26 Description of the assembly panel The right hand panel allows for easy mounting of a lever mechanism as well as an electrical circuit. The components below are easily affixed to the panel using nuts and bolts. Components affixed directly to the panel Installing an anchor support Installing the pivot and lever Installing the bottle of antiseptic solution Some examples of anchor usage Installing an anchor on a support Installing an elastic band between an anchor and a support Installing the nitinol spring between two anchors Installing an anchor on the lever 26

27 Outlining the mandate following learning activities, while respecting the specifications booklet. What do you have to do to produce an efficient antiseptic foam dispenser? (Make a complete working plan of your entire process) 27

28 Preparing the antiseptic solution Questions: How do we prepare 25mL of a solution with a concentration identical to commercial antiseptic solutions (62% v/v) beginning with 100% v/v alcohol? How do we validate the concentration obtained to ensure the efficacy of the solution? OUTLINING THE PROBLEM Resume the problem to be resolved: ELABORATION OF AN ACTION PLAN (Protocol) Materials Manipulations 28

29 Manipulations (continued) IMPLEMENTING THE ACTION PLAN (Execute the protocol, gather the data) ANALYSE THE RESULTS Conclusion (result, tendency, link, answer to the problem) 29

30 Designing your antiseptic solution dispenser 1. Outline the problem in relation to the specifications booklet. Take into account the available resources. 2. Simmer your ideas (mechanism and electrical circuit). Lever mechanism 1 elastic band 1 lever 1 pivot point 1 nitinol spring 1 pump bottle Electrical circuit 1 source of current Electrical conductors 1 push-button switch N.B. The motor organ is the nitinol spring. The force generated by the spring is not sufficient to activate the bottle pump directly. 30

31 3. Evaluate your ideas and choose (justify your choice). Draw (diagram) the chosen solution (mechanism and circuit). Your choice and justification Principles diagram (indicate movements, forces, links and guidance) 31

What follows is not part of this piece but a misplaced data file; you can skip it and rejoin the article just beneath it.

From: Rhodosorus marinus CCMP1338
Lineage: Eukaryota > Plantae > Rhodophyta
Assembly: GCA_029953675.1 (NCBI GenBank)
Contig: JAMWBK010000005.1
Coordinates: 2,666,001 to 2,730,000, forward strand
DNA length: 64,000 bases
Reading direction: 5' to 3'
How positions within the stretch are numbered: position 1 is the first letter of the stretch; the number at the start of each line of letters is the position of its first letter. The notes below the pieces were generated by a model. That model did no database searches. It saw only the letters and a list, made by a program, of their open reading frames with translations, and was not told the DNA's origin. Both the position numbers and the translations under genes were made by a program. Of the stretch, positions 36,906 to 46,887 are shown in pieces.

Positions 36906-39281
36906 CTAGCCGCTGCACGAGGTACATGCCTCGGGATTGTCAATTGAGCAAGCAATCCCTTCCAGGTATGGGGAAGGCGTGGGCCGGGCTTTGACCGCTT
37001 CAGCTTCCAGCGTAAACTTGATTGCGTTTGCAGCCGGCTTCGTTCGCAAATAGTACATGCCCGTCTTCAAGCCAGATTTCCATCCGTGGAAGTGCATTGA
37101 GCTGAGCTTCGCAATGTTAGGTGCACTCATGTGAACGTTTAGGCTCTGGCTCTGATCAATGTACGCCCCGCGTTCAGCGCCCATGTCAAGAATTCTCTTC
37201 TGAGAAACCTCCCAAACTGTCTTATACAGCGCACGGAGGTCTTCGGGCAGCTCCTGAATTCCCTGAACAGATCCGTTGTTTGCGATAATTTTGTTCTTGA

32 4. Carry out a prototype of the retained solution Note all decisions made. Design or construction problems Adjustments or modifications 5. Carry out a test and evaluate the efficacy. Improve on the solution. Tests carried out and results obtained (illustrate your solution on the panel) Improvements 32

33 Integration and reinvestment Following the creation of the antiseptic solution dispenser, build a network of concepts related to the properties of solutions. This new network completes the one made at the beginning of the LES dealing with mixtures. This exercise will allow you to appreciate how far you have come. Example of a network of concepts Network of concepts Solution 33

34 Synthesis activity We now invite you to use your acquired competencies to push your thinking a little further. To do so, you must produce a document that may take the form of a PowerPoint presentation, a poster or simply a text. The document must summarily address the 3 following subjects: 1. The methods of propagation of illness. 2. Safe behaviours and personal hygiene habits to adopt. 3. The efficacy of commercially sold antiseptic solutions. Work plan 34